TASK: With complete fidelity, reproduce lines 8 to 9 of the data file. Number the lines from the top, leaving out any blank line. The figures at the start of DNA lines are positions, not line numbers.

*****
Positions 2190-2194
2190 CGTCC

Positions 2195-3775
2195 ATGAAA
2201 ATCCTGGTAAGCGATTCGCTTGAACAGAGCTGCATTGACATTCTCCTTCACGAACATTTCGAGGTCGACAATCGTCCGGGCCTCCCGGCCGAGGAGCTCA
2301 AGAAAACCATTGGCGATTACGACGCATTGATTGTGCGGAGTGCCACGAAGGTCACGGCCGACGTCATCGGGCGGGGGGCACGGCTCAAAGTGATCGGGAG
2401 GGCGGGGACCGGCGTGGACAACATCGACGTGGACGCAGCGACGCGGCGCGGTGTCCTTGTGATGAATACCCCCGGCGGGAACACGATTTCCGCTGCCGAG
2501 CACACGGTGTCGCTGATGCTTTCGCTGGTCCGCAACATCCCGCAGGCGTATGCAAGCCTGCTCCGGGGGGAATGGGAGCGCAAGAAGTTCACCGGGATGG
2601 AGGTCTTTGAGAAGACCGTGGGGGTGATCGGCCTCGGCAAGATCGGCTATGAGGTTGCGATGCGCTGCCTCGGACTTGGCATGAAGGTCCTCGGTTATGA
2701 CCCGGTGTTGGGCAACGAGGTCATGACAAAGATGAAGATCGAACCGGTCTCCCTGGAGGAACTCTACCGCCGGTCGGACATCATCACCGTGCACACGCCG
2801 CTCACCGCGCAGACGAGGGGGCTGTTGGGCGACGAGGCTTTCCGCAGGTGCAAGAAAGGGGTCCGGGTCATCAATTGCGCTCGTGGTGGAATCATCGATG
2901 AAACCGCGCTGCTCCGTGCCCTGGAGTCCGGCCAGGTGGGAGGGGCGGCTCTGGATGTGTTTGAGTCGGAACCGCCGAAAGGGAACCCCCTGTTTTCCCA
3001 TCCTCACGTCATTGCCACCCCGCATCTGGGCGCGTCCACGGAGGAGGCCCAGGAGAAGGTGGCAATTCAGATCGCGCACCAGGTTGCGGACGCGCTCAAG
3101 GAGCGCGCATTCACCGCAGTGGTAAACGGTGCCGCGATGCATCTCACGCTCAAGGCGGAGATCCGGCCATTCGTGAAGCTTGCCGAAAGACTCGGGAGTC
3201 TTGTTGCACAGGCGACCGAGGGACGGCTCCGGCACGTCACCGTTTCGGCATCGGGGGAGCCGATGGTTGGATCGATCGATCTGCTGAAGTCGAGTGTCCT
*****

2501 CACACGGTGTCGCTGATGCTTTCGCTGGTCCGCAACATCCCGCAGGCGTATGCAAGCCTGCTCCGGGGGGAATGGGAGCGCAAGAAGTTCACCGGGATGG
2601 AGGTCTTTGAGAAGACCGTGGGGGTGATCGGCCTCGGCAAGATCGGCTATGAGGTTGCGATGCGCTGCCTCGGACTTGGCATGAAGGTCCTCGGTTATGA